I was born in Jackson Memorial Hospital, which was founded by my great-grandfather, Dr. James M. Jackson. When my mother was delivering me, according to my grandfather, they did not have enough anesthesia machines. My grandfather, who was working at Jackson at the time, went and rounded one up so that she would have less pain during the delivery.
I was raised in Grove Park, which was bounded by 17th Avenue. I grew up on the river. I used to play in the river and go down there and look at the different animals. You could see manatees and the river crabs.
I had a friend who had a boat and we would go up and down the river and look at the different sites. There used to be land there that was private and, as teenage boys, we would sneak in and explore the secret caves that were next to a small canal. I think once we had to depart rather quickly when a caretaker appeared with a shot gun.
I went to school for elementary and junior high at Citrus Grove, and then high school at Miami High.
I grew up in the 1950s when Miami was still a resort town. It was open in the winter months and many of the hotels on Miami Beach would close down in the summer. My grandmother would rent a cabana at one of the hotels on the beach and we would go and use that in the summer.
The air conditioning was not used extensively in the mid-1950s. I remember visiting people’s houses and the purr of the fans. I would eat dinner at my grandmother’s house and she had a big fan in the dining room that would keep you cool while you were eating.
It wasn’t really until the late ‘50s and early ‘60s that air conditioning became more prevalent. The town was not as large as it is now. I remember camping as a Boy Scout at the youth center, which was in Kendall. It was all fields and sand. We’d pitch tents there and have Boy Scout jamborees.
My Boy Scout troop, troop 66, would meet at Riverside Methodist Church and we would go camping in the Everglades. We would camp in cow fields that were in what is now known as Doral. It wasn’t very long ago that it was all cow fields and lakes out there.
We would also camp on some islands in the bay, and one of them is known as Fisher Island today. It used to have the quarantine station on it, and that was all. It was an island covered with Australian pines. I also used to go sailing on the bay and enjoyed many days sailing around and exploring Biscayne Bay and the Coconut Grove area.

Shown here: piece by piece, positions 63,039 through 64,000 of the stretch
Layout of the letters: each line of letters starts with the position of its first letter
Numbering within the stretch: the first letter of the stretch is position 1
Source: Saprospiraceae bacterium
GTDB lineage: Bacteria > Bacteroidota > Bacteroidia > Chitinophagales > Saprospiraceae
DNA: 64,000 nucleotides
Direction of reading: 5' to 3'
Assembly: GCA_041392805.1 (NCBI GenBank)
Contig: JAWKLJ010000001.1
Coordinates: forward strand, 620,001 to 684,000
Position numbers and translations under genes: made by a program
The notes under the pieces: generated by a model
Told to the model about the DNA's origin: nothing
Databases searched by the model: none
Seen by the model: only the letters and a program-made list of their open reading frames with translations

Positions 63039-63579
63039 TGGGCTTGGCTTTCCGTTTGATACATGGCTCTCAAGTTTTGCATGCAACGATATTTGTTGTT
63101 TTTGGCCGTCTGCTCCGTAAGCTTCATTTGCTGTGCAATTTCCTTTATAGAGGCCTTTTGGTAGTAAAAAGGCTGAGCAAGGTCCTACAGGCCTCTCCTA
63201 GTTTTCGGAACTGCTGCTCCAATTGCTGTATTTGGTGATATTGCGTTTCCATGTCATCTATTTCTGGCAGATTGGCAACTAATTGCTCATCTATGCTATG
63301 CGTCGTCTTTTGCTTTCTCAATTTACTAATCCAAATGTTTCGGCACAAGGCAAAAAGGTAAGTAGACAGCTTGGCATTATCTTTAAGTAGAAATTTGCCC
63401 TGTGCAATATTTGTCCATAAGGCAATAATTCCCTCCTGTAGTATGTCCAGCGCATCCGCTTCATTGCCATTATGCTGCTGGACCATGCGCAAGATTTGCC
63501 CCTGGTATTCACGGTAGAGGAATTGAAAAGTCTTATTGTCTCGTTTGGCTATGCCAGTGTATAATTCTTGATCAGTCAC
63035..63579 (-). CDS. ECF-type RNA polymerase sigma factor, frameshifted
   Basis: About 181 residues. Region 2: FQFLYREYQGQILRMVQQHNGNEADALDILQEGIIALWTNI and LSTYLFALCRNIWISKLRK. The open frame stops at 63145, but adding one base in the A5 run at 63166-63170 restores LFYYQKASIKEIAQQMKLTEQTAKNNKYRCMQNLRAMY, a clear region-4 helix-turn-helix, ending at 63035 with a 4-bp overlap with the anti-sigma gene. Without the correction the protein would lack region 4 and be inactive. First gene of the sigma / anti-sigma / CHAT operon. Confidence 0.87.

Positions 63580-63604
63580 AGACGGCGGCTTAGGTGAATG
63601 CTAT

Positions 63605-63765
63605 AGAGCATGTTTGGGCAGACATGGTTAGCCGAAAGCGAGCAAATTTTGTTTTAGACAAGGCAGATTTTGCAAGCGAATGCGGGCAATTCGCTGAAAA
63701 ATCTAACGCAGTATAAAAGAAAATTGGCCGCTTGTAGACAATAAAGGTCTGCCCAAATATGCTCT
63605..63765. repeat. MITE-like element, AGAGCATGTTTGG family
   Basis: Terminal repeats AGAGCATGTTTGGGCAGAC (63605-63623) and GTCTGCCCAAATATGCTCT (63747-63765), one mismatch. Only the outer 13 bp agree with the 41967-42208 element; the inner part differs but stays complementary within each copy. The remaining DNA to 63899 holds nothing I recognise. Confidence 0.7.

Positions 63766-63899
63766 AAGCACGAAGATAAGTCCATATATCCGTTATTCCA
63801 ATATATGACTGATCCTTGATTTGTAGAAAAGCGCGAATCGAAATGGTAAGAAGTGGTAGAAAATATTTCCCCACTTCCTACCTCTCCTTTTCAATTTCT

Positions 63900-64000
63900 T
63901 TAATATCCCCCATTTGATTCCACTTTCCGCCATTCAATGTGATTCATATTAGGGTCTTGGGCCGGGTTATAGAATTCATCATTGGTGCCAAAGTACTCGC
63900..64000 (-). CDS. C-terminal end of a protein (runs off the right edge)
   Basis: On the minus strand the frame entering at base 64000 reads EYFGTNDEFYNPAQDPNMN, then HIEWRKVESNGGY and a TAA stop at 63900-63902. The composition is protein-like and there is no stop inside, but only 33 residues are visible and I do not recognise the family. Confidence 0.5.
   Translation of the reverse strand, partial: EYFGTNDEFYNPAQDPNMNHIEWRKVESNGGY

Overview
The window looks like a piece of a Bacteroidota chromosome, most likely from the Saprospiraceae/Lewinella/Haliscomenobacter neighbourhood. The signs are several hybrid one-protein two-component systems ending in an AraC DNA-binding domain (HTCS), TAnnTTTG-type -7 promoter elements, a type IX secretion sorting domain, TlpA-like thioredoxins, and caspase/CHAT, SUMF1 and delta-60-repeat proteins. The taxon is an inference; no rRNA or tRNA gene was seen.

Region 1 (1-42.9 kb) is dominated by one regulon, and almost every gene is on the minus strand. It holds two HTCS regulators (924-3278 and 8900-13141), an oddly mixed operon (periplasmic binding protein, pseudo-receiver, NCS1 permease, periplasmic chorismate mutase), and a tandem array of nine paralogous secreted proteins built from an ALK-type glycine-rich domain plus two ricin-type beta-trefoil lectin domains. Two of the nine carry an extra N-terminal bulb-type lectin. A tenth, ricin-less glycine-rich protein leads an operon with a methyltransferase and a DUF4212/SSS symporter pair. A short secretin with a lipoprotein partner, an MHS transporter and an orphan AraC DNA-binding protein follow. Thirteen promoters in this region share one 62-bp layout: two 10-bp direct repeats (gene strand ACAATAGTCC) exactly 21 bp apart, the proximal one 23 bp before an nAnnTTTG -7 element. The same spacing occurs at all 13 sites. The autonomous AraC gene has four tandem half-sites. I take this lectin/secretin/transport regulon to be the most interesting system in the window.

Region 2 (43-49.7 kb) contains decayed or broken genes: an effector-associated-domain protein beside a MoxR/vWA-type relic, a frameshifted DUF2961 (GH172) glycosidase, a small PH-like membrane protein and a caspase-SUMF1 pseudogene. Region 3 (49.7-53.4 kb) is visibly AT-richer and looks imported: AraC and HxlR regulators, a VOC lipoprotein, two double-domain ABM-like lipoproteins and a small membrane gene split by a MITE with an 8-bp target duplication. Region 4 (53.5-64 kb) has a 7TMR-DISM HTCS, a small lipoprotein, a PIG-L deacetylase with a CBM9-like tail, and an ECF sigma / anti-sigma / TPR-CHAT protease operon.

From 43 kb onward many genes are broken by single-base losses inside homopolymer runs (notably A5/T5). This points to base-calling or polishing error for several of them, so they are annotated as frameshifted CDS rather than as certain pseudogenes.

We would go to South Beach, especially in high school. There was a summer culture where all the students would go play on the beach, swim, play football in the ocean, get tans, climb on the jetty, and things I think that kids still do today.
It was a wonderful place to go. There were students there from all over the county.
I went to college my first year at Duke University and I was not a good student. I ended up coming back to Dade Junior College. It’s a very common story actually. There is an adage that everybody returns to Dade. I saw friends who came back after having gone to Harvard.
While I was at the junior college, I noticed this very beautiful freshmen student in my humanities class. I made friends with her and later on we got married in Georgia at a courthouse when I was in medical school. It was a $13 wedding — $3 for a blood test, $10 for a license, and then our friends took us to Arby’s. I’ve been a very spoiled Anglo husband all of these years since.
I went to school and worked in North Carolina for a while. What I did not miss from Miami was the intense heat in the summer. But, despite the beauty of the Blue Ridge Mountains, I did return to Miami 27 years ago to work at the University of Miami and have been here ever since.
I was anointed by my grandmother to become a physician when I was a small boy. She had many grandchildren, but I was the one that she gave the mortar and pestle to that belonged to Dr. Jackson and sat in his office. I still have it to this day.
I became a physician because I wanted to be a surgeon and help people recover from serious injuries. I knew I was going to go into orthopedics as my goal when I went to medical school. I was able to do that, and I’ve had a very successful career in helping people with significant injuries recover and be able to return to a functional and, hopefully, happy life.
I spend a lot of time at the hospital, so my time off and my weekends are spent working in the garden and going for walks. I have a woodshop that I built into my house and I made most of the furniture in my house. I’ll make it out of beautiful mahogany wood and some of the wood I get is actually from trees that have fallen here in Dade County.
It turns out that I’ve always been making things since I was a kid. Those skills of being able to use tools and look at objects in a three-dimensional sense are skills that I carried over to becoming an orthopedic surgeon.
I was aware of the family’s history and I knew as a boy that my great-grandfather was a very special individual and that Jackson Hospital was an extension of the way he lived his life.
He was a revered figure in the household. The painting of James Jackson that is in the Alamo, the original hospital building, was over my mother’s piano for many years before my father donated it for safekeeping.
Dr. Jackson was a man who was very community minded. He came here and became a part of many social groups and was thought of highly among those social groups. He was the president of the YMCA and he helped with the Boy Scouts. He was remarkable in his constant dedication to his community. It was always wonderful having a relative who had done so much good.
I think the 100-year anniversary of Jackson Memorial Hospital is a celebration of something truly special. We get to have this amazing hospital system that is a safety net for our community. It’s something that’s very precious that a lot of big cities don’t have.